Plume Air Report is a free mobile application that provides its users with timely, accurate, and actionable information on live and predictive air pollution levels in their city.
Source: Plume Labs press release
Language: Spanish / English / French / Chinese
Runs offline: no
Last update: Android 26/08/2016 (v. 1.4.4) – iOS 25/07/2016 (v. 1.4.2)
Website of the developer: Plume Labs
Notes: article updated on 23/09/2016
Plume Labs is a Parisian company that has developed an application to know the air pollution of cities around the world (the new air pollution map includes numerous cities, although the accuracy of these results is unknown. The data are taken, among other sources, of the Atmosphere Monitoring Service provided by Copernicus Project). The methodology developed combines artificial intelligence and machine learning, technologies on which have created Plume Air Cloud, a platform that collects, aggregates, normalizes, and predicts air pollution levels.
The system collects more than half a million data points every day from more than 11,000 Iive air pollutant monitoring stations. The implementation of all the functions is being made gradually, so in some cities the app only provides information on air pollution with a delay of 2-3 hours, while in metropolis like Paris or London, where the artificial intelligence system is developed, the data are displayed in real time, also providing a forecast of the pollution. This predictive system in cities like Paris, highlights for its accuracy, doubling the successes with regard to traditional forecasting methods.
Regarding the screen, at the top and on a blue background, the icons of the different sections of the app are represented. The little cloud (Plume Labs logo) is the access to the main screen where data from air pollution are showed and the figure of the head is the information section. From this tab, you also can access to the camara utility, allowing you to take a picture of the city with information about air quality superimposed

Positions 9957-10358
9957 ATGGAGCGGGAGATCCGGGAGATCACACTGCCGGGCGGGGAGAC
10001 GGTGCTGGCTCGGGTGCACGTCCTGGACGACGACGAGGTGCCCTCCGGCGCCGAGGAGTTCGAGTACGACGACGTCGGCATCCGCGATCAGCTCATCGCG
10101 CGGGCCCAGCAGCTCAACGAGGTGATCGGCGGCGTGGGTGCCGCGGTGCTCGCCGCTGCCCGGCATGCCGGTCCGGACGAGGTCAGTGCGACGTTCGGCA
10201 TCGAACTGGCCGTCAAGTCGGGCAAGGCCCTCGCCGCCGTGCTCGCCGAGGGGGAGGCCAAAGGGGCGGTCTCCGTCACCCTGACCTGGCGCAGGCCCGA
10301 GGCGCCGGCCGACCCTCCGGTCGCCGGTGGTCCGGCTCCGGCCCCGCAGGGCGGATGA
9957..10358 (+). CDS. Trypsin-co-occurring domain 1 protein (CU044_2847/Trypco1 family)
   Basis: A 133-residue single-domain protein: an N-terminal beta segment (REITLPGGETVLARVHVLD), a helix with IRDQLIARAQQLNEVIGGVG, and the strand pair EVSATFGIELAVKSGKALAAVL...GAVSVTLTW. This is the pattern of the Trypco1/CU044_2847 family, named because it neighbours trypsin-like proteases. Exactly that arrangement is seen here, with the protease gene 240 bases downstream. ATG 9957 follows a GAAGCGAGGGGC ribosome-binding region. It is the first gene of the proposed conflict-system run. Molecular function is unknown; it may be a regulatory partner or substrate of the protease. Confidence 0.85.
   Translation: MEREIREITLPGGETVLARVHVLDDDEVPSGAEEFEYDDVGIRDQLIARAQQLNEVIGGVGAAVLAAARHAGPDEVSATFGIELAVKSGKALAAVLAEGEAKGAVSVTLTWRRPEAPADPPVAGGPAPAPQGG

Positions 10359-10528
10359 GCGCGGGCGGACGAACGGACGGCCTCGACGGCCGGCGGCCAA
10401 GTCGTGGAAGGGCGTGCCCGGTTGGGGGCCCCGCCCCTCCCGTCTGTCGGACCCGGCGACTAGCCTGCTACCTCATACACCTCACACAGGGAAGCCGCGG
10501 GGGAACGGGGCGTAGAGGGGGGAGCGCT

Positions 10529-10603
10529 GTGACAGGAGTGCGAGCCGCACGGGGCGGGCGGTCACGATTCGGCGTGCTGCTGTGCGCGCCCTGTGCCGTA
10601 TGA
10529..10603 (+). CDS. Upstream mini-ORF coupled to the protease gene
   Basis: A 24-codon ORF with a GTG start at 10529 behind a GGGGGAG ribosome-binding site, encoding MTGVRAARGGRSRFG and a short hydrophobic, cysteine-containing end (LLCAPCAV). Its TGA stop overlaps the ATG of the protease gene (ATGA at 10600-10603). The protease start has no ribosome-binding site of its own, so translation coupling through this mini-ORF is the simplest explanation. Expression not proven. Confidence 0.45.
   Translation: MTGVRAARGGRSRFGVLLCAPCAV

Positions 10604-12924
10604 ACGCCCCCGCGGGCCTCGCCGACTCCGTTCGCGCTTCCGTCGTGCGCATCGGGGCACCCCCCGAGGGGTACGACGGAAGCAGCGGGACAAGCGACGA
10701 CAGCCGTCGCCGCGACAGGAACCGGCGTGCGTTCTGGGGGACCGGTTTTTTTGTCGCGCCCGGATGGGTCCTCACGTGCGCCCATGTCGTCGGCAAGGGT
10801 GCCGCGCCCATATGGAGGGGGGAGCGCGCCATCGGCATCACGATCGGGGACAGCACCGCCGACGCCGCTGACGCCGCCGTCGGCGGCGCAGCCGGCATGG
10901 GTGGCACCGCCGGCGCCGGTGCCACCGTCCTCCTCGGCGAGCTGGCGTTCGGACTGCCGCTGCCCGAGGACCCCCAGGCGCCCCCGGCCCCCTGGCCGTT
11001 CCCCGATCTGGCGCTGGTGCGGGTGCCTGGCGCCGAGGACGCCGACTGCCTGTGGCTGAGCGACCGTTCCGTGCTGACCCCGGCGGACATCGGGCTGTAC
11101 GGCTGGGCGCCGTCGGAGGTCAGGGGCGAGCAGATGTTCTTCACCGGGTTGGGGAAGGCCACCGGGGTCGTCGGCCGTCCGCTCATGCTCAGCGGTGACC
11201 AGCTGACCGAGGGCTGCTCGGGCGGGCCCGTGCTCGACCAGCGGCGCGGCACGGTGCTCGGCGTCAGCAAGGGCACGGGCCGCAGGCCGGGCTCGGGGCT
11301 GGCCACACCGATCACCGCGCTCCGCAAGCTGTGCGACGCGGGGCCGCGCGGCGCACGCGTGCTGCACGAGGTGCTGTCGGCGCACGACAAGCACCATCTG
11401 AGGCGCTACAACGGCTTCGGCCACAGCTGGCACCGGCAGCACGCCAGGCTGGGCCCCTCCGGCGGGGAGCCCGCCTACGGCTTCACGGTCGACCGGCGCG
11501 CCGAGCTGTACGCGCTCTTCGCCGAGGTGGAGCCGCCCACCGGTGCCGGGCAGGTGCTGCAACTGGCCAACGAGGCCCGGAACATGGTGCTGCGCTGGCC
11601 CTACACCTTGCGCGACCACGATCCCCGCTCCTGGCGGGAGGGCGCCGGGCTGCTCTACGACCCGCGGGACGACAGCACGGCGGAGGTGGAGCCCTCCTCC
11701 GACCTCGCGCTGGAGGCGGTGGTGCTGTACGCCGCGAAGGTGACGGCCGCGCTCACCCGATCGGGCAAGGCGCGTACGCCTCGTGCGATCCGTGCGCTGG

The section that provides information about contamination shows a graphical alert about these levels through a series of pictographs represented by a cloud. Sliding the finger from right to left over this symbol, you access to a numerical translation of this representation. This number is part of an index based on the guidelines of the World Health Organization (WHO) and the Environmental Protection Agency (EPA) of United States. The major pollutants also are shown (NO2, O3, PM, etc.). It also includes temperature, information on ultraviolet radiation (UV index), expressed as a numerical value from 0 (low) to 11 (extreme), date and time
At the top there are 3 icons on each side of the name of the city: historical pollution (one touch, index of last week and two touches, the history of the last months), option to share on social networks and configuration, where you can select the city of interest.
At the bottom, a set of symbols referred to outdoors activities which can be developed without risk according to the degree of contamination is shown. These actions, in addition to the level of sensitivity to pollution, the notifications and the units, can be customized in the settings tab.
Recently they’ve added a geolocation system (valid only in the cities included in the application) and in June 2016 they are going to test a personal sensor in the streets of London.
The application is also available for Apple Watch.
Images: Screenshots 30/01/2016 ©Plume Labs
A recent study of the Max Planck Institute in Germany has shown that air pollution causes more deaths than malaria and AIDS combined, over 3 million people a year. These data, however, contrast with those published in March 2014 by WHO, which increased the number to 7 million. Beyond the numbers, it is an environmental problem associated mainly to urban areas that possibly will increase in the future as the world’s population continue to growing and more people move to metropolitan areas (some studies estimate that by 2030, almost 60% of the world population will live in cities). Also it should be noted that climate change increases pollution episodes, increasing their harmful effects.
One of the first steps to tackle this problem is information. Apps as Plume Air Report help to fill this lack. The application, in addition to its utility, highlights by its design, extremely attractive. The graphical representation used is very intuitive, easy to understand.
Regarding possible improvements could be interesting include a cartographic representation that shows the most polluted areas of the city in order to avoid them taking alternative routes. One of the latest updates has significantly improved the system of elimination/change of cities once selected, enabling “Set as my city” to other cities that you’ve added later. Obviously, there are missing many cities (by the way, if you want to propose any metropolis for next updates, you can do it filling this form or from the app itself, in the “Help us make your city breatheable” section) and the ideal would be that all areas would have the system of prediction active, but is to be expected that the tool follow evolving, so it will necessary to be aware of upcoming versions.